Neah Bay’s Allie Greene shoots a floater over the Mossyrock defense Saturday night in Spokane. Greene finished with 19 points, leading all scorers, in the 56-54 Neah Bay win. (Bridget Mayfield/for Peninsula Daily News)

Neah Bay’s Allie Greene shoots a floater over the Mossyrock defense Saturday night in Spokane. Greene finished with 19 points, leading all scorers, in the 56-54 Neah Bay win. (Bridget Mayfield/for Peninsula Daily News)

PIERRE LaBOSSIERE COLUMN: It was a remarkable season of hoops on the Peninsula

While Gonzaga and the NCAA tournaments are still going, we’re out of the gymnasiums for a while and back outdoors on the Olympic Peninsula.

Well, as soon as the typical Pacific Northwest spring starts morphing into early summer, we’ll be back outdoors consistently. For now, we have to put together these convoluted “contingency plans,” anticipating that outdoor games are going to get rained out. Thank goodness that soccer always seems to come to the rescue when that happens.

What a basketball season it was though, with the Olympic Peninsula’s first state champion in several years and several other teams making regionals and state.

First and foremost, what an amazing girls’ team in Neah Bay. If you never got a chance to see them play, they’re remarkable. They beat two pretty good 2A teams in Sequim and Port Angeles and mowed through the state 1B tournament until they finally met a pretty good team in Mossyrock that gave the Red Devils all they could handle. Ultimately, Neah Bay outlasted Mossyrock for the state championship.

Two remarkable things about Neah Bay. Their tallest player was 5-foot-10 … maybe. And yet the Red Devils dominated the boards against bigger teams time and again.

The second remarkable thing? This remains a very young team. The Red Devils return everyone from the state championship team except starter Allie Greene and bench player Koren Cumming. Greene was an amazing shooter who should have a good college career, but the Red Devils should challenge for more state championships over the next couple of years.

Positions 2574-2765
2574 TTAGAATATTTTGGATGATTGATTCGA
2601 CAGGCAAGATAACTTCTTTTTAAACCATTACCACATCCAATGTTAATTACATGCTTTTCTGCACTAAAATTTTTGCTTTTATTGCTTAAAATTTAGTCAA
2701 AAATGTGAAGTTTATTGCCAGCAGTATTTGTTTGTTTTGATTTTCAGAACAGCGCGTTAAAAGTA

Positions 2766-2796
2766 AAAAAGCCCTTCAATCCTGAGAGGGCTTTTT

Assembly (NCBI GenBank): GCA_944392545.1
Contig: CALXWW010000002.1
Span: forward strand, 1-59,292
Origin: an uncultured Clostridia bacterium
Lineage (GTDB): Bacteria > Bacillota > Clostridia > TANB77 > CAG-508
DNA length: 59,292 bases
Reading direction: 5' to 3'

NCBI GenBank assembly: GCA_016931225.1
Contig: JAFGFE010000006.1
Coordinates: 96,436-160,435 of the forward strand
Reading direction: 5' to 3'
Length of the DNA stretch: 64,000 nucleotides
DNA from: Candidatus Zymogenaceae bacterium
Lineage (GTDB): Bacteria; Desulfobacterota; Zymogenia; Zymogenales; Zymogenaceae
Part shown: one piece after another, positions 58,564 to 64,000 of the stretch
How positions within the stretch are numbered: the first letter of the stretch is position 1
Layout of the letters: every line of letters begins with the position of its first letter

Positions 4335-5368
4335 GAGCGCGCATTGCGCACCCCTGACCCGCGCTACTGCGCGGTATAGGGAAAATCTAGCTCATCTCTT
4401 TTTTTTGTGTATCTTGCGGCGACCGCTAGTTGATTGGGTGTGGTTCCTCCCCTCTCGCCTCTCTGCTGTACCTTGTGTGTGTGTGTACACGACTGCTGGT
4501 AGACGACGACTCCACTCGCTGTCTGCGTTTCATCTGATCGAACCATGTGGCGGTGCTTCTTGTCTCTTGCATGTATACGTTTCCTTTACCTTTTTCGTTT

The other special team this year was the Sequim girls basketball squad. They went 14-0 in Olympic League play and incredibly won their first solo league championship since 1987. They won 18 games in a row and won three games at state, one in the final couple of seconds on a shot from senior Hannah Bates in her last varsity game. They ended up a very respectable fourth in the state, the highest-ever finish for Sequim girls basketball.

Bates and her teammate Jelissa Julmist are staying in the area for a couple more years to play for Peninsula College.

Speaking of Peninsula College, it was a wild ride for the Peninsula women that came to a close this weekend. In one of the most brutal basketball games I’ve ever witnessed not involving the Detroit Pistons, the women battled a horrific rash of injuries against a 31-1 Lane College team in the NWAC semifinals. Their premier post ItuauTuisaula went down with an ankle injury and was still in a wheelchair the following day. Millie Long played on one ankle much of the game. Adam Kaganak had a dislocated or jammed finger and Chasity Selden went down with a leg injury and could barely get back on her feet. It was almost surreal.

Despite all of that, the Pirates took Lane, which is so good that the team has one of its players going to NCAA Div. I powerhouse Oregon next year, to overtime. And came within two seconds of double overtime as Lane got a game-winning shot in the final couple of seconds. It was the second straight year the women had their hearts broken in overtime at the NWAC Final Four.

The following day, Lane easily won the NWAC championship by 20 points over Green River. Peninsula women’s coach Alison Crumb said without being facetious that she wasn’t sure how the Pirates could have survived the championship game with so many injuries. What a courageous performance by that team.

The Peninsula men also had a remarkable year, winning the North Region championship. Unfortunately, the Pirates also got hit with the injury bug, losing Malik Jackson for the year to a dislocated ankle. Without Jackson, they lost in the NWAC tournament opener.

But, how tough did the North turn out to be? The two teams that the Pirates beat for the region championship ended up playing for the NWAC championship, with Bellevue beating Everett for the title. Peninsula went 3-1 against those two teams in region play.

The Port Angeles Roughriders finished second in the Olympic League in both boys and girls basketball. It’s going to be very fun next year watching both teams as the boys return Parker Nickerson and Isaiah Shamp while the girls return virtually their entire team other than Anna Petty. The girls team really struggled offensively early in the year and grew by leaps and bounds during the season, making it to regionals. It will be fun to see how much it grows next year.

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Sports Editor Pierre LaBossiere can be contacted at plabossiere@peninsuladailynews.com.